The future is already here — it’s just not very evenly distributed. (William Gibson)
Good AI talent is hard to find. Companies like Google, Amazon, Facebook, IBM, Netflix, and Uber employ hundreds of data scientists and machine learning engineers, monopolizing the talent. Right now, it’s becoming increasingly difficult to begin AI initiatives and build teams. Credit to TOPBOTS for curating some pretty incredible statistics on the issue.
Microsoft recently acquired GitHub for $7,5 billion, which is nearly 30 times its annual recurring revenue. Can you guess the reason behind this astronomic amount?
It’s quite simple: developers.
However, not all developers are valued equally. There is a privileged group of AI developers that companies are ready to pay astonishingly huge amounts for acquiring.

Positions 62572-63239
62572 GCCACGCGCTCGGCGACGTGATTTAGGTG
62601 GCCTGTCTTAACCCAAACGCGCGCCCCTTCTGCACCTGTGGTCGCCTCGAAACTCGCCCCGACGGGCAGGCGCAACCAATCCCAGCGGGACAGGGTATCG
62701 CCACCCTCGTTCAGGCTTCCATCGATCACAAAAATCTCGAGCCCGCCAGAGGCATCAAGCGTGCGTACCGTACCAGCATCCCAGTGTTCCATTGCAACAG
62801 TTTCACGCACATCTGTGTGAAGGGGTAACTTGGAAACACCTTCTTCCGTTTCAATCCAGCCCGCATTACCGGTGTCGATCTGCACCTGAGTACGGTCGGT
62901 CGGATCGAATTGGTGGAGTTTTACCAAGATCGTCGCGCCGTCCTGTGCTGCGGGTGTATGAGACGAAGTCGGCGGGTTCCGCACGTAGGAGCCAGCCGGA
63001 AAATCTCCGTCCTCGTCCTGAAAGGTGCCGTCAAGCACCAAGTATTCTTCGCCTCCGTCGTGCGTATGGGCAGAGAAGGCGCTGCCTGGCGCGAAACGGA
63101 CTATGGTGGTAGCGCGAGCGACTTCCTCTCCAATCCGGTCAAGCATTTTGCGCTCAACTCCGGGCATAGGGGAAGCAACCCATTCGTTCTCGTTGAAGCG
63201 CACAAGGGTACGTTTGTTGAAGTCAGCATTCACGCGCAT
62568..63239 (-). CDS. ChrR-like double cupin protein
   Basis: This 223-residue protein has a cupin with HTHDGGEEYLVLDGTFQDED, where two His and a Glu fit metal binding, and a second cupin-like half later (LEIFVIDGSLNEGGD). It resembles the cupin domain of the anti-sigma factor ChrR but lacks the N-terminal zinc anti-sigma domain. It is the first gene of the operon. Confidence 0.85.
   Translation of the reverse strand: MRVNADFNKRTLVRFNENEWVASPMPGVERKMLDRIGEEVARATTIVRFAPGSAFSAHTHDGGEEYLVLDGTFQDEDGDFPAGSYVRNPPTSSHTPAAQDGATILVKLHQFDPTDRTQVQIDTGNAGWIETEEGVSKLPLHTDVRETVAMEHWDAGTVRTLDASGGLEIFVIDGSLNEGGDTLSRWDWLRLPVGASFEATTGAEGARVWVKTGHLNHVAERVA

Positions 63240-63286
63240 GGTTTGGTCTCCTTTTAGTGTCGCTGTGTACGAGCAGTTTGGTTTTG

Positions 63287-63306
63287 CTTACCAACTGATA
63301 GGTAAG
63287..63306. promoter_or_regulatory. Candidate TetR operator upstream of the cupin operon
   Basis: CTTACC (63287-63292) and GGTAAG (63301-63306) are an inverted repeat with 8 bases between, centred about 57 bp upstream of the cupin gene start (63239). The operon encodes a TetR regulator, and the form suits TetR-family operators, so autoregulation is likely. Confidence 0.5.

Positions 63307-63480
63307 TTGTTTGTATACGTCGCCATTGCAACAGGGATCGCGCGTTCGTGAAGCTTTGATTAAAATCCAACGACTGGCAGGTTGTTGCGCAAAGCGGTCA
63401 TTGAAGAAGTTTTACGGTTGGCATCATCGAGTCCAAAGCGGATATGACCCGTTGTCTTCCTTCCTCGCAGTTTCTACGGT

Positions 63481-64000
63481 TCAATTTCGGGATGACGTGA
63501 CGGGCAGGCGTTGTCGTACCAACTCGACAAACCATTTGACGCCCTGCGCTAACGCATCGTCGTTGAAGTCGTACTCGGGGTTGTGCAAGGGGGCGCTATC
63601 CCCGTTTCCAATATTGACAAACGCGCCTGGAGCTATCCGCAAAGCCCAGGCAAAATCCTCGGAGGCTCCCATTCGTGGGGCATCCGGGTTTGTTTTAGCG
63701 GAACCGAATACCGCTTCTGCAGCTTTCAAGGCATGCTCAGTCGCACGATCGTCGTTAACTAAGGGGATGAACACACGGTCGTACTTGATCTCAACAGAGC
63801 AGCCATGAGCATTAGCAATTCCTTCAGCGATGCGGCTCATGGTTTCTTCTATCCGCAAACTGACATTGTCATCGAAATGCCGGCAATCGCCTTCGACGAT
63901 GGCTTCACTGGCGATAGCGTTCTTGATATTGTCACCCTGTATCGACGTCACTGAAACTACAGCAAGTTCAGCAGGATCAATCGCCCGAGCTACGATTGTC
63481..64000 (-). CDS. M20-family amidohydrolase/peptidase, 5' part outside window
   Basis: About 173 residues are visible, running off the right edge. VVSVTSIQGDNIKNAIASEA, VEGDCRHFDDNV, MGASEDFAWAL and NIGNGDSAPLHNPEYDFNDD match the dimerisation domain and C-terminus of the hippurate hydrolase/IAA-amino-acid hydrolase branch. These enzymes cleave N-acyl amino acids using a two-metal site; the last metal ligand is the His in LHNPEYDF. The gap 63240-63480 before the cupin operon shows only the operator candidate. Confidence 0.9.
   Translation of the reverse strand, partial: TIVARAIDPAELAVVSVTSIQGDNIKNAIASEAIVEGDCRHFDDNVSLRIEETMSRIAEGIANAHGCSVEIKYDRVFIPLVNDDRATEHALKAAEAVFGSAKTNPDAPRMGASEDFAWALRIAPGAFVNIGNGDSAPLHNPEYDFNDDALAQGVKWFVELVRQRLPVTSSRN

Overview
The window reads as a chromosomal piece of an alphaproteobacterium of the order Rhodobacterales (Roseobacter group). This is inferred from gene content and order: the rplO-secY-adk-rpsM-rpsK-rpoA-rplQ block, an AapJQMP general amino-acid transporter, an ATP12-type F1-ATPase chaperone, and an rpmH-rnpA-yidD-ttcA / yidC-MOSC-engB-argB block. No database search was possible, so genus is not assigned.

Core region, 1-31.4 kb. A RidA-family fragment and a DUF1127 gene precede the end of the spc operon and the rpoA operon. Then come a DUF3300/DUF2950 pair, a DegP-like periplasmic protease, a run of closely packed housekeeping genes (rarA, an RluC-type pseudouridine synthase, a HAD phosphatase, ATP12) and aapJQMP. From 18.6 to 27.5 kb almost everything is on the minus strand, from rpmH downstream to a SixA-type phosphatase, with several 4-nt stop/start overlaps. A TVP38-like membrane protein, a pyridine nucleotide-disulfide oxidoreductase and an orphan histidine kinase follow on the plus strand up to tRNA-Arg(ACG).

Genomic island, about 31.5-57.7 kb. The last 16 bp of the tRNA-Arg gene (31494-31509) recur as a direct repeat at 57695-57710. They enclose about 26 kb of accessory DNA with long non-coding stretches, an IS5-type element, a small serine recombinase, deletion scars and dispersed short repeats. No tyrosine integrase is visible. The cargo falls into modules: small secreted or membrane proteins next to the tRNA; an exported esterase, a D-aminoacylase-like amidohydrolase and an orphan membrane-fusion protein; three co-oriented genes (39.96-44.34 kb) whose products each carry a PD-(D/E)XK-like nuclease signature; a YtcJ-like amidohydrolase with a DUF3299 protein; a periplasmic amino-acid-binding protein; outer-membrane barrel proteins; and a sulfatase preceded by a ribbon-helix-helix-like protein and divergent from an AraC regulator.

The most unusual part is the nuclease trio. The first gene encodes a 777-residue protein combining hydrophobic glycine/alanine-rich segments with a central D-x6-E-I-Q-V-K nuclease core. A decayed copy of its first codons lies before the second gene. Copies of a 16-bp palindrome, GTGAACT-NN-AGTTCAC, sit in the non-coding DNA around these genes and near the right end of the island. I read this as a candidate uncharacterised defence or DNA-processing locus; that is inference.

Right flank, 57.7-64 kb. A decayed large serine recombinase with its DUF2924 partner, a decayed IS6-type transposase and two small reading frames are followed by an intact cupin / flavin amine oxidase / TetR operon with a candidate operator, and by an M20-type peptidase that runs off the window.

The numbers speak for themselves:
- Only about 22,000 Ph.D.-level computer scientists around the world have the required experience to build cutting-edge AI systems.
- Of those, only about 3,000 are currently looking for a job. In contrast, at least 10,000 related positions are open in the U.S. alone.
- Six technology companies employ 54% of all deep learning specialists.
- Fresh Ph.D.s and others with limited work experience are regularly paid between $300,000 to $500,000 a year or more in salary and company stock.
- The average salaries of Google’s DeepMind staff in the UK amounted to $345,000 per employee in 2016.If you are thinking about building an AI team, you will face challenges both finding and competing for top talent. You may be weighing out options to build versus buying a team. We say both. Partner to get initial use cases off the ground and learn through execution. As you discover what you need and encounter limitations, you can be building your team over time, with less risk of falling behind.